Europa Riconosciuta

It’s sometimes a bit of a mystery why some works disappear from the opera repertoire while other, not obviously superior, works enjoy lasting success so it’s always a pleasure to discover an obscure work that is really good (1).  Salieri’s Europa Riconosciuta fits that description in my view.  It’s basically an opera seria much along the lines of Mozart’s opere serie (opera serias? – who knows?(2)) except that there’s a longish ballet at the end of Act 1.  There are long, florid, arias with, for the two female leads, very high tessitura.  Two of the three male roles were written for castrati and the one intact male role is for that sort of heroic tenor who crops up in Idomeneo or La Clemenza di Tito.  It’s not as formulaic as works of 50 years earlier.  There are far more ensemble and choral numbers than in any of Handel’s Italian works.  It’s also just plain rather good.  Salieri understands singers and he writes really good melodies.  I guess he was just a bit unfortunate to have that pesky Salzburger as competition.


It’s based on a rather obscure classical story concerning Europa and Semele, their husbands and suitors, and the succession to the kingdom of Tyre.  All of which is really just a peg to hang some dramatic and challenging music on.  It’s the work that opened La Scala in 1788 and was revived for the reopening, after renovations, in 2004 when it was recorded for video.


Luca Ronconi’s production is straightforward as far as storytelling goes (just as well as this is seriously convoluted) but it’s visually striking.  For the most part the stage is sparsely populated and monochrome.  The only splashes of colour are Isséo’s (and his cavalry) dark red leathers and Semele’s numerous sparkly dresses.  The soldiers, of which there are many, look they have escaped from a particularly austere Formula 1 team.  The chorus sings from underneath the stage which is raised to make this possible.  It’s pretty spectacular in a Julie Taymor Titus Andronicus sort of way.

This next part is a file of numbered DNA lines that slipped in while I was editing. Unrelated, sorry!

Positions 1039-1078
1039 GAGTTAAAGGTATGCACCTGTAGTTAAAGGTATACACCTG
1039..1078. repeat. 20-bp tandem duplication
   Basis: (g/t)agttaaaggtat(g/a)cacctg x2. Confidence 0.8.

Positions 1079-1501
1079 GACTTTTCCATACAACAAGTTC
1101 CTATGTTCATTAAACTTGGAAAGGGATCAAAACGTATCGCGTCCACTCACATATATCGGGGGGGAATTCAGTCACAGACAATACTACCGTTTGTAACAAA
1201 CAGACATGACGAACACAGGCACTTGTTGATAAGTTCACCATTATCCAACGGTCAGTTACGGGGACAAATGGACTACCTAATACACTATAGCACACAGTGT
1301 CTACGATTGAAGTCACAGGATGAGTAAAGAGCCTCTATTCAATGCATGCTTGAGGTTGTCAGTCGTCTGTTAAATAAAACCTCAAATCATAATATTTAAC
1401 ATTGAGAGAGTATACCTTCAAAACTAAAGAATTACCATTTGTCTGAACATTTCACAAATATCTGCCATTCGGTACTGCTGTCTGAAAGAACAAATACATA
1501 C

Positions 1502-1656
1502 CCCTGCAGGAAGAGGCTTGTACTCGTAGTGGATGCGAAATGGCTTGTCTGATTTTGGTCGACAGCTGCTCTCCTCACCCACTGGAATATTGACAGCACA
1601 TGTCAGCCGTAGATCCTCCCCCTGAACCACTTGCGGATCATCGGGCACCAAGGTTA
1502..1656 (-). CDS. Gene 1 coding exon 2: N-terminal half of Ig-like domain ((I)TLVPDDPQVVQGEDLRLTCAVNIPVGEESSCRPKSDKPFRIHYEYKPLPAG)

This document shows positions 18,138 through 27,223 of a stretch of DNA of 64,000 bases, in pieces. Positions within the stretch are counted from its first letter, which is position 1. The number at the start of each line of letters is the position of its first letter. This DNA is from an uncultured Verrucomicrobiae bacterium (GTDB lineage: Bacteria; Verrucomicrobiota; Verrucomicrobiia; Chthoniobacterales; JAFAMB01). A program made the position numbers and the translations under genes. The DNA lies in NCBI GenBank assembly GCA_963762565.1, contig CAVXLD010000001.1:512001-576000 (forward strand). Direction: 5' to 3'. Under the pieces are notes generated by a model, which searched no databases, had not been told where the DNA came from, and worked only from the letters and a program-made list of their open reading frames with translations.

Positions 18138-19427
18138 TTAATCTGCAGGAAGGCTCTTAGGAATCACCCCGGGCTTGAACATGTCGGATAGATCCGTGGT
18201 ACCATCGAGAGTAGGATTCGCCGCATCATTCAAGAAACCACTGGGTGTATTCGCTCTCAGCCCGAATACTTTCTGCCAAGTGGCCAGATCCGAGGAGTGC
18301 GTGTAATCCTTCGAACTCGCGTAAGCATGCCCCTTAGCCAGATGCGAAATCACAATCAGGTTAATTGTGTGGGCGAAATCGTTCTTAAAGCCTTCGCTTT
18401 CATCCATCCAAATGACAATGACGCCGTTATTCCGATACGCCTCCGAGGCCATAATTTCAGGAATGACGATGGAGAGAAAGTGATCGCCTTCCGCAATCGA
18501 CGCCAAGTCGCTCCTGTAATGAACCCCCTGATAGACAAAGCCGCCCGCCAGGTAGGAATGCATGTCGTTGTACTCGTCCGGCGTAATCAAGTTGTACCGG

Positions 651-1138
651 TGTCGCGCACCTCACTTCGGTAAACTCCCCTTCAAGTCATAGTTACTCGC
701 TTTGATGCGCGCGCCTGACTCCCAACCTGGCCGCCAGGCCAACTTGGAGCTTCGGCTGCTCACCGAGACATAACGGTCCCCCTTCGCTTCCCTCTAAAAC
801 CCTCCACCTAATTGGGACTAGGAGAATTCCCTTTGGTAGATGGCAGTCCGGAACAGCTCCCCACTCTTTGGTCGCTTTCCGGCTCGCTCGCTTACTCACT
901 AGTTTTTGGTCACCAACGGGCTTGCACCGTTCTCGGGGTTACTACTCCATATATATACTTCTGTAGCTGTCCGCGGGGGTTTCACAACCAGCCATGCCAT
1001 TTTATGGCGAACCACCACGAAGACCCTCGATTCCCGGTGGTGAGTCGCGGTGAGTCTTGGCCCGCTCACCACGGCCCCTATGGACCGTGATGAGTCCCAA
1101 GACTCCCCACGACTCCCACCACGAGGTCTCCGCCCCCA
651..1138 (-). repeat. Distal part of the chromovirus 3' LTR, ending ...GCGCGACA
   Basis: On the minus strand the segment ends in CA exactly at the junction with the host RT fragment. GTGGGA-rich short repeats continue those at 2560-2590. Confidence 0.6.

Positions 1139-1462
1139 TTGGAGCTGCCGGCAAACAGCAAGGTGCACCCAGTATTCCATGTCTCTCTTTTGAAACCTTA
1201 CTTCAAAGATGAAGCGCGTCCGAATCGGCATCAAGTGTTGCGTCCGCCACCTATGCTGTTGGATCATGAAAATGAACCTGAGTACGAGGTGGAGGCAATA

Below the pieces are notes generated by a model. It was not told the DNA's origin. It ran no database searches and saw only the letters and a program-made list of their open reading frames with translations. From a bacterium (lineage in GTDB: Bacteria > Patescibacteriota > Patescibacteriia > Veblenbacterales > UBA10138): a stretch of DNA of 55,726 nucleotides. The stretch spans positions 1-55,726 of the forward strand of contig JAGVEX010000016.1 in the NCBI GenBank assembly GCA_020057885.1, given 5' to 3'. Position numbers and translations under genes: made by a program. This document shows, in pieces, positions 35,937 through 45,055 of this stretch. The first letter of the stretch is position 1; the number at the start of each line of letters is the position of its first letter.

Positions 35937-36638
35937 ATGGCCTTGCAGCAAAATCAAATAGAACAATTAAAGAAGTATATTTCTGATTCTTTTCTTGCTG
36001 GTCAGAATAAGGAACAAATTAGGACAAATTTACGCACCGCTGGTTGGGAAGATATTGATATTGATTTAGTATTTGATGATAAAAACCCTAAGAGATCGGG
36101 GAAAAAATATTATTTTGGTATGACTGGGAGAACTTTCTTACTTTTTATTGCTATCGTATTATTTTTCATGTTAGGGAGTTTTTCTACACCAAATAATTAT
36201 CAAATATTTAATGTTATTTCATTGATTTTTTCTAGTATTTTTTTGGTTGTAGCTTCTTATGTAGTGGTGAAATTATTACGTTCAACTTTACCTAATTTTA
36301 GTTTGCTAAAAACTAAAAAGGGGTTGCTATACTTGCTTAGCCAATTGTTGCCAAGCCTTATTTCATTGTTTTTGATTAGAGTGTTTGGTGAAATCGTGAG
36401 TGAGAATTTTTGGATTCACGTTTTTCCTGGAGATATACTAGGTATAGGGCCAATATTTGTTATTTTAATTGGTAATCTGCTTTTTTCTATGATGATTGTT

The ballet that concludes Act 1 is almost twenty minutes long and would no doubt be cut or otherwise mucked about with in many houses but this is La Scala where they take their ballet seriously.  There’s serious classical choreography (kitten heels and pointe both) by Heinz Spörli and as well as the excellent corps de ballet there are two first class International soloists in Roberto Bolle and Alessandro Ferri.  Spörli provides them with an appropriately virtuoso pas de deux.  This is unquestionably the most impressive dancing I’ve seen in an opera production.


There’s some notably good singing.  Semele, sung by Désirée Rancatore, and Europa, sung by Diana Damrau, both get display arias with wicked coloratura and F sharps above high C.  Both knock them off with aplomb.  The third soprano is Genia Kühmeier, as the Cretan king Asterio.  Her music is more dramatic but less showy (written for soprano castrato) and she manages it well.  Mezzo Daniela Barcellona sings the alto castrato role of Tyrian general Isséo.  She’s a big, muscular, dark toned mezzo (with a big sword).  It’s classic opera seria mezzo territory and the fans of mezzos with big swords will not be disappointed.  Giuseppe Sabatini sings the villain Egisto with appropriately big voice and just the right amount of moustache twirling.  The chorus sounds really good too and Riccardo Muti conducts like a man possessed getting brilliant, dramatic, even thrilling, sound from the orchestra.


The sound quality is strikingly good, especially the surround track(3).  Video quality isn’t so striking.  It’s typical “just before HD” DVD quality.  It’s quite watchable but lacks definition at times.  I found it almost impossible to get stills of the ballet due to motion blur.  Pierre Cavassilas’ video direction is pretty good and even his odder decisions; for example we see a lot of Muti and the audience during the finale, are perhaps appropriate to the celebratory nature of the proceedings.  The booklet contains a much needed synopsis but nothing else.  There are no extras on the disc.  Subtitle options are English German, French and Italian.


If you have any taste at all for works like Idomeneo I think you will be most pleasantly surprised by this.  If you have a taste for virtuoso singing and terrific dancing you won’t be disappointed either.



  1. Especially in a week when Canadian regional companies seem to be announcing seasons drawn entirely from the Operabase “Top 40”.
  2. “Opera seria” is already a plural in Latin so how does one superpluralise it?
  3. It’s described as Dolby 5.1 on the box and on the disk but the box has a DTS logo and no Dolby logo.  Who knows?


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